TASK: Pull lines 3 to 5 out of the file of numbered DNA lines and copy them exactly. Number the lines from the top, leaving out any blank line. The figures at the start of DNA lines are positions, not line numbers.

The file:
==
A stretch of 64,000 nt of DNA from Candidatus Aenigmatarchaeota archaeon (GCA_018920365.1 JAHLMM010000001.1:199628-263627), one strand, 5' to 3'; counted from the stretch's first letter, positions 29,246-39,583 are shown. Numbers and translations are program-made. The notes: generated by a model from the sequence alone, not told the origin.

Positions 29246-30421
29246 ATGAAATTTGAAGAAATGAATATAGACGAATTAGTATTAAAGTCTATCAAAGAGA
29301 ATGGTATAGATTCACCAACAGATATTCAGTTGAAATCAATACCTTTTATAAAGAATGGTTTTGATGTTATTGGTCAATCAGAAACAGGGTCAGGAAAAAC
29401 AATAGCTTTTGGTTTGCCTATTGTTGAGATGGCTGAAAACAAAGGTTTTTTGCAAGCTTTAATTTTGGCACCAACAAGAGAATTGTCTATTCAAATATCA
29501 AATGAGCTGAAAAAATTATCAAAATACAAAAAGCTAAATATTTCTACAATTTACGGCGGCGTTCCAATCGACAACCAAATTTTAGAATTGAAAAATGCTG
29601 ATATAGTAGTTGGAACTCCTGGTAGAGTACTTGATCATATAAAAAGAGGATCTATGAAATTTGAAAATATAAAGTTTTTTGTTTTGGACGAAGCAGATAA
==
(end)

29246 ATGAAATTTGAAGAAATGAATATAGACGAATTAGTATTAAAGTCTATCAAAGAGA
29301 ATGGTATAGATTCACCAACAGATATTCAGTTGAAATCAATACCTTTTATAAAGAATGGTTTTGATGTTATTGGTCAATCAGAAACAGGGTCAGGAAAAAC
29401 AATAGCTTTTGGTTTGCCTATTGTTGAGATGGCTGAAAACAAAGGTTTTTTGCAAGCTTTAATTTTGGCACCAACAAGAGAATTGTCTATTCAAATATCA